Data from: Venom of prey-specialised spiders is more toxic to their preferred prey: a result of prey-specific toxins
Cite this dataset
Pekar, Stano; Liznarova, Eva; Bocanek, Ondrej; Zdrahal, Zbynek (2019). Data from: Venom of prey-specialised spiders is more toxic to their preferred prey: a result of prey-specific toxins [Dataset]. Dryad. https://doi.org/10.5061/dryad.mb64cr8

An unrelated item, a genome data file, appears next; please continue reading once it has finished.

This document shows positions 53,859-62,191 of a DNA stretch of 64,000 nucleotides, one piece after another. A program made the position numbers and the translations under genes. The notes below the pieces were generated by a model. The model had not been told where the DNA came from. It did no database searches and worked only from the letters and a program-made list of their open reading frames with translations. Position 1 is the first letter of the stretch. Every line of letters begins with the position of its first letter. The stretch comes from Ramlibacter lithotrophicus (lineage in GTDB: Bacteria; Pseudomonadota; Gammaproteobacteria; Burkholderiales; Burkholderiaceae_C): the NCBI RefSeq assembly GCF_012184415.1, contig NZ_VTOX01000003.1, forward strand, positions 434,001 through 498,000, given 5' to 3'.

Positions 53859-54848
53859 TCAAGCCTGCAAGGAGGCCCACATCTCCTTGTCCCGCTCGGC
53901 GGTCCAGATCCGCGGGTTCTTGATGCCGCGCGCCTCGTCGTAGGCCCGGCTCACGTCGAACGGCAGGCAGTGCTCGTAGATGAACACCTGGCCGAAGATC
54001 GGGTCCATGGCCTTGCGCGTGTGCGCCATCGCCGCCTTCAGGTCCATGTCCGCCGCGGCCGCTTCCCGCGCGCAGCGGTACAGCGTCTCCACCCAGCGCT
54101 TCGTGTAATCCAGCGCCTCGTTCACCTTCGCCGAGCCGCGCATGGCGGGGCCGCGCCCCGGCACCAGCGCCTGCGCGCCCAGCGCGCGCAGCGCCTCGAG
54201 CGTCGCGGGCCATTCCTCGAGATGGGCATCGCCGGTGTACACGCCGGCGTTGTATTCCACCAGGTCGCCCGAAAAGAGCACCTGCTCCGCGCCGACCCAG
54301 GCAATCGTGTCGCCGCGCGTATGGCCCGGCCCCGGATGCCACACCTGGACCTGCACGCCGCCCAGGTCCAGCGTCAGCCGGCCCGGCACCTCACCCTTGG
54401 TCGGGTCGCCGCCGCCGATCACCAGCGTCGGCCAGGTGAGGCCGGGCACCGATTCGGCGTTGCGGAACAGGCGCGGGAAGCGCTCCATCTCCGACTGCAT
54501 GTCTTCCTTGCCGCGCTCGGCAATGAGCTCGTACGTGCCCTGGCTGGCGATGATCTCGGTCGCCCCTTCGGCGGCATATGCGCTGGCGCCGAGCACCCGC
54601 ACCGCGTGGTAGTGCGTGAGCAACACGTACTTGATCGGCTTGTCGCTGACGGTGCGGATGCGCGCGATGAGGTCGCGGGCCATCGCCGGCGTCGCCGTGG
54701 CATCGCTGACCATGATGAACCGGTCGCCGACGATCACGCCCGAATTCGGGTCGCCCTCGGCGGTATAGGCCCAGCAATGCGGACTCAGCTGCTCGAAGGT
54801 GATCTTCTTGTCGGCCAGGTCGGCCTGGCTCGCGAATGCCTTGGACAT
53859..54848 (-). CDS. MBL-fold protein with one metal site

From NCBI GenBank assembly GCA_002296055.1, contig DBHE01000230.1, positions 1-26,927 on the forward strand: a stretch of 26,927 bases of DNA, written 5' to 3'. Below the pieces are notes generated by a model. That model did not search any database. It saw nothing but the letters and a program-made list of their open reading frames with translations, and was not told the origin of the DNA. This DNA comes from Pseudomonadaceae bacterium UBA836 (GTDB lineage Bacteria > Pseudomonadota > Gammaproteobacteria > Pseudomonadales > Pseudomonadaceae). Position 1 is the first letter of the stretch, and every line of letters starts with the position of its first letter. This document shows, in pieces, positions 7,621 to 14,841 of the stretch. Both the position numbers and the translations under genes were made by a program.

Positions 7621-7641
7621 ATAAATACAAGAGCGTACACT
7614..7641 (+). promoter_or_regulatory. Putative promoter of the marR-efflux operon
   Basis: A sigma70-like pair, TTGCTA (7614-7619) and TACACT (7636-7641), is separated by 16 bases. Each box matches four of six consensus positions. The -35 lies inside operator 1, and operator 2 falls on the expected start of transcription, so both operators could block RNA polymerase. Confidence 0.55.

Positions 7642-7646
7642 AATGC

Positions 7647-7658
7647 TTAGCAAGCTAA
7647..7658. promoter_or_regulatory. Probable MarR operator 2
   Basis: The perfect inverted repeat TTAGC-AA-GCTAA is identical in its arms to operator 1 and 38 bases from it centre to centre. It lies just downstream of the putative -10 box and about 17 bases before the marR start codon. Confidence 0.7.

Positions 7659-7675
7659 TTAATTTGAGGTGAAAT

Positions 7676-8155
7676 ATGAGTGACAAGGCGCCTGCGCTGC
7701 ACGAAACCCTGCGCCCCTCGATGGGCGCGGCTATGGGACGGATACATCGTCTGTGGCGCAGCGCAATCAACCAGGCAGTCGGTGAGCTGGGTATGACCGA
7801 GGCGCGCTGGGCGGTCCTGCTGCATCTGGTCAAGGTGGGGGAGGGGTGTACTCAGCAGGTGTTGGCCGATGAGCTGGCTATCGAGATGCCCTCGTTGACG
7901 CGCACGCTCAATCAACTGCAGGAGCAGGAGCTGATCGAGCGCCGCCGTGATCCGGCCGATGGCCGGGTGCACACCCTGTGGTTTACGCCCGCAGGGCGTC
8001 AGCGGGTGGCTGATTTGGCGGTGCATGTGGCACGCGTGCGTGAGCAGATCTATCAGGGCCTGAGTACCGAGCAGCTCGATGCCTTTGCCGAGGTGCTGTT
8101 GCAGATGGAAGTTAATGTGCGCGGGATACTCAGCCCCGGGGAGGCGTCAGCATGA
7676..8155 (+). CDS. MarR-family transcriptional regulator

1. In specialised predators a variety of adaptations have evolved to such a level of specificity that they allow very effective exploitation of focal prey. Venom is an essential adaptive trait of predatory venomous species, such as spiders, yet our knowledge of spider venom is incomplete. 2. In agreement with the prey preference hypothesis, we expected that the venom of spider specialists should be more toxic to focal than to alternative prey, because it is composed of prey-specific toxins. 3. Here we used spiders with three types of trophic specialisations: specialists that were ant-eating, termite-eating, and spider-eating. We compared the efficacy of prey capture of preferred and alternative prey (measured as paralysis latency) with that of related generalists and profiled the venom of the studied species using proteomic methods. We used 22 spider species: six myrmecophagous, two termitophagous, three araneophagous, and 11 euryphagous generalist species belonging to different families. 4. We found that ten of the eleven specialist species induced significantly shorter paralysis latency in preferred prey than in alternative prey. Generalists exhibited either similar efficiency on both prey types or slightly higher efficiency on preferred prey. 5. Multivariate analysis of proteomic profiles (peptides and proteins) revealed significant differences between trophic specialisations, particularly in peptides. Specialists appear to have venom composed of unique specific compounds as revealed by the multivariate ordination and indicator analysis. These components are likely prey-specific toxins.